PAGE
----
Company – ActiveThis profile is actively maintained
Company – ActiveThis profile is actively maintained
Why this profile?
Tatneft operates the Romashkino oil field, identified as one of Russia’s “carbon bombs”. The company has been expanding in the Middle East and North Africa region, playing a vital role in accommodating the Kremlin’s geopolitical interests in that area. Furthermore, as one of the largest fossil fuel companies in Russia with a revenue of 17.4 billion USD, Tatneft contributes to the state’s economic capacity to wage war on Ukraine by means of taxes and the use of international arbitration.
What must happen
Commercial banks should avoid further financing Tatneft and should divest, as far as legally permitted, from any of the company’s projects they participate in. They should also cut any other commercial ties with it.
|Sectors||Oil and Gas Extraction|
listed on London Stock Exchange & Moscow Exchange
Tatneft is a public company owned by Joint Stock Company Svyazinvestneftekhim, which is the nominal holding of the Central Depository of the Republic of Tatarstan joint stock company (29.07% voting ordinary shares).
Citibank acts as a depository bank for the company’s American Depository Receipts program, holding 25.8% of the voting ordinary shares.
Further information on Tatneft’s equity structure is available here.
Tatneft is the fifth largest oil producer in Russia and its crude output accounts for 80% of oil produced in the Tatarstan region. The company’s main activities include gas and oil production, oil refining, petrochemistry, management of gas station networks and production of equipment for the gas and oil industry.
Impact on human rights and communities
Contribution to the Russian state budget and war in Ukraine
Tatneft paid RUB 610 billion (EUR 8.1 billion) to the Russian government in taxes and other payments in 2021. As a result, Tatfeft contributes to Russia’s ability to finance the war and to perpetrate war crimes in Ukraine.
In addition, international arbitration is pending between Tatneft and Ukraine, in which the company has sought disclosure of documents that Ukraine claimed would undermine its national security as it would include information about the nature and extent of Ukraine’s military, defence and intelligence resources and expenditures. As of January 2023, the parties have agreed to maintain a moratorium on the legal “discovery” proceedings under which the documents are being sought.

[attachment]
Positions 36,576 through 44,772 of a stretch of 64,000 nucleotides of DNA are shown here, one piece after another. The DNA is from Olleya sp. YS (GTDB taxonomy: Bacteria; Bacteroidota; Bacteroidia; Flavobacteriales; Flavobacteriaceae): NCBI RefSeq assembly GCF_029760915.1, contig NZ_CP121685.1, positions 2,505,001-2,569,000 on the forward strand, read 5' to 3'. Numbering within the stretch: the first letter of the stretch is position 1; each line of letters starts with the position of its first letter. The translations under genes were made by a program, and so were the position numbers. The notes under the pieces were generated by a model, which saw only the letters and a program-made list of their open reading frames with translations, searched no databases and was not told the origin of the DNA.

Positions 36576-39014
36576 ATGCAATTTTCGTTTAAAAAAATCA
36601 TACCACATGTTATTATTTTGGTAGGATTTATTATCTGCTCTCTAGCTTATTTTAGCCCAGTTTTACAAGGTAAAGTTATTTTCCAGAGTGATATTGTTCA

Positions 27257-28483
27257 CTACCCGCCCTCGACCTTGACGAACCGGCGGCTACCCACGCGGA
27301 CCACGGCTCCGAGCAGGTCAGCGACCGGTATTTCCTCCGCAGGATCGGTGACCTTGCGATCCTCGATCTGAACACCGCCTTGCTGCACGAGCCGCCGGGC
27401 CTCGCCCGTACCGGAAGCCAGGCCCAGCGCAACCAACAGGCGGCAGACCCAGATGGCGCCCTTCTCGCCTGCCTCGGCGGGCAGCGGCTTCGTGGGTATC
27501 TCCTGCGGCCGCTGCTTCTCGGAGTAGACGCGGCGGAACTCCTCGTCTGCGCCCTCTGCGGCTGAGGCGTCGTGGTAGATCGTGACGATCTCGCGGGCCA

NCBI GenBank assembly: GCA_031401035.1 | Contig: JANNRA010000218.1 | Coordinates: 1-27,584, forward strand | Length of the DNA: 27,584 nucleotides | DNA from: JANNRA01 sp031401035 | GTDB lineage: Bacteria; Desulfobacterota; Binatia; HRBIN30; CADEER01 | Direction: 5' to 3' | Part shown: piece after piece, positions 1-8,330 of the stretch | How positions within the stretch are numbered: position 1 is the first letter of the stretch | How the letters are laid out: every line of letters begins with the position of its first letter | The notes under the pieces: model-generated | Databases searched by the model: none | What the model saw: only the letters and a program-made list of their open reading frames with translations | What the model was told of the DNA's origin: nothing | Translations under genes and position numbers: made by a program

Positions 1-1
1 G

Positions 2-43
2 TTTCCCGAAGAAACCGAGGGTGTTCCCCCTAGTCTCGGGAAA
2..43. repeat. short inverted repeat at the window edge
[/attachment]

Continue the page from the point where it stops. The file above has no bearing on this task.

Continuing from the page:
Expanding presence in Iran
Iran is one of the Kremlin’s most steadfast supporters since the Russian invasion of Ukraine. In 2016, Tatneft signed a preliminary agreement with the National Iranian Oil Company (NIOC) to cooperate in the development of the Dehloran oilfield in western Iran. In 2022, NIOC expressed its readiness to involve Gazprom, Rosneft and Tatneft in the development of gas and oil fields in Iran.
Impact on climate
The World Benchmarking Alliance states that “Tatneft shows little evidence of any climate action or commitment for a low-carbon transition. The company discloses many intent and commitments but with little action or achievements to date”. The company has a target to reduce CO2 emissions by 10% by 2025 compared to 2016, which is insufficient to align with the aims of the Paris Agreement.
The company continues to increase oil and gas production. In addition to the expansion plans in Iran, Tatneft has resumed oil exploration in Libya's Ghadames Basin and announced plans to increase oil production in Turkmenistan. The expansion of oil production is incompatible with the goals of the Paris Agreement. For example, the IEA has stated that no investments in new oil and gas fields are needed in a 1.5°C pathway beyond those approved in 2021. The IPCC has also stated that fossil fuel reserves under production or planned for production already overshoot the 1.5°C carbon budget.
Impact on nature and environment
Tatneft is ranked 3rd among Russian companies in regards to the number of oil spills for which it is responsible (data for 2011, 2018). In 2019, the Russian Prosecutor’s Office undertook legal proceedings against Tatneft regarding oil spills. In one of the cases, the oil spill affected a nature reserve of regional significance, Chatyr-Tau, a specially protected natural area. Another spill affected an area of 641 square metres and a water body within a nature reserve of regional significance.
Tatneft finances its business activities through corporate loans and bond issuances. At the end of 2021, Tatneft debt portfolio comprised:
- 15 billion rubles exchange-traded bonds
- 29.2 billion USD corporate loans guaranteed by Export Credit Agencies
- 39.2 million Euro as subsidised loan
- Further 4.1 billion rubles other borrowings and loans.
During 2021, the company maintained close contacts with some of the largest international investors, including Goldman Sachs, JP Morgan and VTB Capital.
Further details on Tatneft’s financing are available on the tab below.
2023-02-21 00:00:00 | EU Sanctions
Council Implementing Regulation (EU) 2022/878 of 3 June 2022 included Tatneft on the sanctions list for materially supporting actions which undermined or threatened the territorial integrity, sovereignty and independence of Ukraine.